Peter Orszag, who left his post as the director of the Office of Management and Budget at the end of July, said in an interview Sunday that President Obama is not a socialist.
Orszag, on CNN's "Fareed Zakaria GPS," when asked about public perceptions of Obama's "quasi-socialist" aims, said "some of the descriptions that are out there are just completely off."
"President Obama is not a socialist," Orszag said.
"One would think that a socialist would be all in favor of jumping at the opportunity to nationalize banks," he said. "He has maintained the basic structure of our capitalist system despite the fact that we have gone through a very dramatic period."
Orszag said Obama's actions reflected "yearning for pragmatic solutions to the problems that we face" and that the socialist label "just does not fit."
The former OMB director brushed off assertions that Obama's lack of experience in the business world had shaped his views on private enterprise.
"I think that the most important explanation is we have gone through an unbelievable experience in this country, where private sector borrowing collapsed," he said when asked why the business community butted heads with Obama. "The economy was in a tailspin. And in that setting, it's not surprising that emotions run high and there's lots of frustration on both sides, because the administration claims, you don't understand, we're protecting you from what would happen.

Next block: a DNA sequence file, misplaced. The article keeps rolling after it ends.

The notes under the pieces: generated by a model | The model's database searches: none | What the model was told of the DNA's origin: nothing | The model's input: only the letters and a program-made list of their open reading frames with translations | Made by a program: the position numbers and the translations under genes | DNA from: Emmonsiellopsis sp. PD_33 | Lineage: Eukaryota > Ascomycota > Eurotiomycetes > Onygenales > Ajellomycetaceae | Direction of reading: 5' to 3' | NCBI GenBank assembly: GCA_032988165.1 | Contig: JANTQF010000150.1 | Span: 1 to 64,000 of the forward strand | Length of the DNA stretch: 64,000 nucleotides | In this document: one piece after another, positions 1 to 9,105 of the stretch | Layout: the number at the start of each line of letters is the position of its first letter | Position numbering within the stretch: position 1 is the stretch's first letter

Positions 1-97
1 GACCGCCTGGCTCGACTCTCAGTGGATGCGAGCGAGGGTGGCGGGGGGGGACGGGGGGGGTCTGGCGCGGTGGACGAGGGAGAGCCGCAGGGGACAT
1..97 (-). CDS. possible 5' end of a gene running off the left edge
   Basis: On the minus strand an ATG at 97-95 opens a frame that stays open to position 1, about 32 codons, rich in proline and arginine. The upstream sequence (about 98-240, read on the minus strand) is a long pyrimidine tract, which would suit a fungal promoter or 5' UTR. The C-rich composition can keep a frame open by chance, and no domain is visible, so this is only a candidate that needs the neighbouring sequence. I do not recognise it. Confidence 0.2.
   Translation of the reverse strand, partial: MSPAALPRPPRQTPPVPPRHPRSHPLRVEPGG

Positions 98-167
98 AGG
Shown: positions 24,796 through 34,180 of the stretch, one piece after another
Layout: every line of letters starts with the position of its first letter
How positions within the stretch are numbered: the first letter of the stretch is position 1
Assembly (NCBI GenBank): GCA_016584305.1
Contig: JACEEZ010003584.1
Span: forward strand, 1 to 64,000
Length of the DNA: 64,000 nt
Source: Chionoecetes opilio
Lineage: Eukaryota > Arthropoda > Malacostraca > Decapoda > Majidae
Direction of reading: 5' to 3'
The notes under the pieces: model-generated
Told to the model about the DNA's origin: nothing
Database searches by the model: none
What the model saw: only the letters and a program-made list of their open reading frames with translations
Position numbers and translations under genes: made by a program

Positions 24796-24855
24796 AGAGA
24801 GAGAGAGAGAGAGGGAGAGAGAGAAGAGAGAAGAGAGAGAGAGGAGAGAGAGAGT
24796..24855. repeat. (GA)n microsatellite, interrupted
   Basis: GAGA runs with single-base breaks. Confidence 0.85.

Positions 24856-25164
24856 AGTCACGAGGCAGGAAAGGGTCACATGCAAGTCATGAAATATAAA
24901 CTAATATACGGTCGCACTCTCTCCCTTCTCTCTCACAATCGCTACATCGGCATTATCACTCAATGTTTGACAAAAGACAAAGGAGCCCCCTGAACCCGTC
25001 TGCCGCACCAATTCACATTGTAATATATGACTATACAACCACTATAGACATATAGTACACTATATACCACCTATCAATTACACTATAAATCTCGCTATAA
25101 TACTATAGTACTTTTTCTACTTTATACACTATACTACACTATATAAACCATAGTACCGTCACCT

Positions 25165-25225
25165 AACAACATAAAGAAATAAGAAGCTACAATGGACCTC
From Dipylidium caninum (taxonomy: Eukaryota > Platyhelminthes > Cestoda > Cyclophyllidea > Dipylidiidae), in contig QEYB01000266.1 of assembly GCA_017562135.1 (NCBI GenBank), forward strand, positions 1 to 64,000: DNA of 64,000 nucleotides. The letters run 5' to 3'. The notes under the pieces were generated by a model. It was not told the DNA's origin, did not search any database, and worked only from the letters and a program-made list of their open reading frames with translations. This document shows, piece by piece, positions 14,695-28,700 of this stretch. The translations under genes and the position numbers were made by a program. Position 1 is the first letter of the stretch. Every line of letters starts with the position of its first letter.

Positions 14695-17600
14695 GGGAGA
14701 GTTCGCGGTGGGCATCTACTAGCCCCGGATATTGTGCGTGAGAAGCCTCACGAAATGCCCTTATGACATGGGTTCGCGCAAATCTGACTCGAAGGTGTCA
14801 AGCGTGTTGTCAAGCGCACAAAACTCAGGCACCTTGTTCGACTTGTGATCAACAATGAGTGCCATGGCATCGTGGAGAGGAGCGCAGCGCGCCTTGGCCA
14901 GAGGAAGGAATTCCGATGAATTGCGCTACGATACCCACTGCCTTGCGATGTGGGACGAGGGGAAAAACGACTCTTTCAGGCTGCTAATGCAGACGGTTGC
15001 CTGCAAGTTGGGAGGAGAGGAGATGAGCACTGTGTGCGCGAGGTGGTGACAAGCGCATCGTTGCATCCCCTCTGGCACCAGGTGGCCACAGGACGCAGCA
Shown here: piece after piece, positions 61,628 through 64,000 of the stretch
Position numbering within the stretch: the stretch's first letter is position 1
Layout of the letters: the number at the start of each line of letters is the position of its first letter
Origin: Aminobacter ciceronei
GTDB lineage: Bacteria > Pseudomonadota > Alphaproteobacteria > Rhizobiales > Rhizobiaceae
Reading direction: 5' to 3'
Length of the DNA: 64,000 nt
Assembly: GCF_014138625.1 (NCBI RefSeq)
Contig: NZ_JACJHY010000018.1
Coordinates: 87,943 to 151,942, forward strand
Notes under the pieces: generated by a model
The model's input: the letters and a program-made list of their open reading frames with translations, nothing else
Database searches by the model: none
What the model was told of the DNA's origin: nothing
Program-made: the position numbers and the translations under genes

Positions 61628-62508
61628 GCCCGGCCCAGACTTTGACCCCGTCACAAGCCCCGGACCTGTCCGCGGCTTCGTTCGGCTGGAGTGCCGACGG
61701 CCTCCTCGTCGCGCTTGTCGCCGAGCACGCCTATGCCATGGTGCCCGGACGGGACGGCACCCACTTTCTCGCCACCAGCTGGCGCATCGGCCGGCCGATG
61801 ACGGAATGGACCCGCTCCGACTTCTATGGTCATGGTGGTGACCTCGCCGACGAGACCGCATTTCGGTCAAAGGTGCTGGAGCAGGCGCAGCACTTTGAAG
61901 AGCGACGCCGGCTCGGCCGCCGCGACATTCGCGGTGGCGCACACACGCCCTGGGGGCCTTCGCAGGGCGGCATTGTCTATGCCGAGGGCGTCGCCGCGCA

"And the administration, I think, believes it's stepping in and taking a sensible path to try to work our way forward and not being appreciated for what it is doing," Orszag said. "On the other hand, corporate America has this sense that the administration doesn't get what they do, does not have a representative from their world."